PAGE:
The caption under the upper image reads: "The sober laborer has a home; his family lives happily." The caption under the lower image reads: "The drunkard causes the ruin of his family." These two statements are enhanced by the visual representation of the two different households. In the upper image, we are privy to a prospering home reflected in the abundance of simple material possessions, a collection of thriving plants outside the doorway, and a woman caressing the head of a child. A sewing machine occupies a prominent place in the center of image and may stand as a symbol of the productivity of the sober laborer. In the lower image, we see a much starker image as reflected in bareness of the walls, which in this image are painted black with a small section in the upper right hand corner revealing the bricks beneath the plaster. The few pieces of furniture lie in disarray with an empty bottle and tipped glass on the table in the foreground. The occupants of this home appear much more miserable. The woman sitting next to the door appears to be crying and the child in the foreground appears to be crying or struggling against the embrace of the woman who is holding it. Finally, we see a pair of feet protruding from the left side of the frame. Apparently, the drunkard lies passed out on the bed. This is in stark contrast to the upper image where the sober laborer, presumably the man of the household in both cases, is nowhere to be seen in the image since he is at work.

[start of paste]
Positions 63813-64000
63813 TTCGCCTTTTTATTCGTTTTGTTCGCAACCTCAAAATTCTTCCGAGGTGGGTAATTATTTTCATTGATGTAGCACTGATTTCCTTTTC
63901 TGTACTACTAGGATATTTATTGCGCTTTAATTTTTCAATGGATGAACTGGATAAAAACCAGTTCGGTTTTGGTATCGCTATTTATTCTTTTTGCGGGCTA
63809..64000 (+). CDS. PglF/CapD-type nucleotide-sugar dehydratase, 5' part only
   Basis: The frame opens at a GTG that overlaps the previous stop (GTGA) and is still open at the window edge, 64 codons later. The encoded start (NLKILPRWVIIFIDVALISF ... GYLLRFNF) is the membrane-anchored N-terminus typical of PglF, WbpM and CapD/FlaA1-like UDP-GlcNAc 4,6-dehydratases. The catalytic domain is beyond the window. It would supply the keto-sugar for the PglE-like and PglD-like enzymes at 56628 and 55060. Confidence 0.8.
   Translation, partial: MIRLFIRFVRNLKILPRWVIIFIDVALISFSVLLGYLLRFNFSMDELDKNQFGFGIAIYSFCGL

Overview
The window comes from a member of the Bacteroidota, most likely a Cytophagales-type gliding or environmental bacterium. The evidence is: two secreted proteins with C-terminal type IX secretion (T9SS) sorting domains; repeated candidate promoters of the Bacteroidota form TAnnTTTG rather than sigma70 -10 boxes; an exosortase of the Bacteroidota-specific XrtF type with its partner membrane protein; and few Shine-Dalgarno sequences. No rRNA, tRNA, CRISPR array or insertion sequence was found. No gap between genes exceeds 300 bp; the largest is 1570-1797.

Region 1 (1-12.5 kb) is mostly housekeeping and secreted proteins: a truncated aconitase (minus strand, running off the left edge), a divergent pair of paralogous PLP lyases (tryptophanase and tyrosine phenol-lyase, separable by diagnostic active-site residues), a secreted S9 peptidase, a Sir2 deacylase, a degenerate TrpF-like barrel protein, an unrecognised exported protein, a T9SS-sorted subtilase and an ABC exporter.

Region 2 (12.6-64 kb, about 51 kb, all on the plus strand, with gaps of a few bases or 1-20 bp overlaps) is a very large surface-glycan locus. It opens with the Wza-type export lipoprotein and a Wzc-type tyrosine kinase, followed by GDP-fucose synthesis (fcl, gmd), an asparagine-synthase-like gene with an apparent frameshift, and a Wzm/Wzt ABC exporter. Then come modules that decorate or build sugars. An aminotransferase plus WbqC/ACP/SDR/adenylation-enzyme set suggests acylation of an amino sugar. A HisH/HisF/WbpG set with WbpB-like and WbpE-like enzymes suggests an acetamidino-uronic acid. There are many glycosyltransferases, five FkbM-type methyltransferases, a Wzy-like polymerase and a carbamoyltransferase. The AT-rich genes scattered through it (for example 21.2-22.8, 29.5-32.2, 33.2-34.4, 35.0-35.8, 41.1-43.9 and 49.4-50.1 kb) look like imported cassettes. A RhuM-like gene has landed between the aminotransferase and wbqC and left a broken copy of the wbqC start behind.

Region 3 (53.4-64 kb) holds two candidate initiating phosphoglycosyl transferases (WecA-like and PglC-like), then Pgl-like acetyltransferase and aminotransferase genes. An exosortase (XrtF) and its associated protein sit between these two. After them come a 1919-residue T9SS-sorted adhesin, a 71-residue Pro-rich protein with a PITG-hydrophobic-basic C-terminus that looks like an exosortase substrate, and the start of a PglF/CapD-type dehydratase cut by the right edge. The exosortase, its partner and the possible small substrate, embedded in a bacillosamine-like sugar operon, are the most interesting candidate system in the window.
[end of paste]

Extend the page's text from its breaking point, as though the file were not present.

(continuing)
Although framed as a family matter, the issue of drunkenness also had consequences for the Spanish Republican state at war. A sober worker not only had a happier home, but also was more productive and contributed more to the war effort. In many ways, drunkenness was seen as a matter of public health and, also, the moral of the public. Like other poster campaigns instructing people about the dangers of prostitution, the spreading of disease, and, even, not practicing dental hygiene, this poster is geared towards education and prevention of a particular social ill.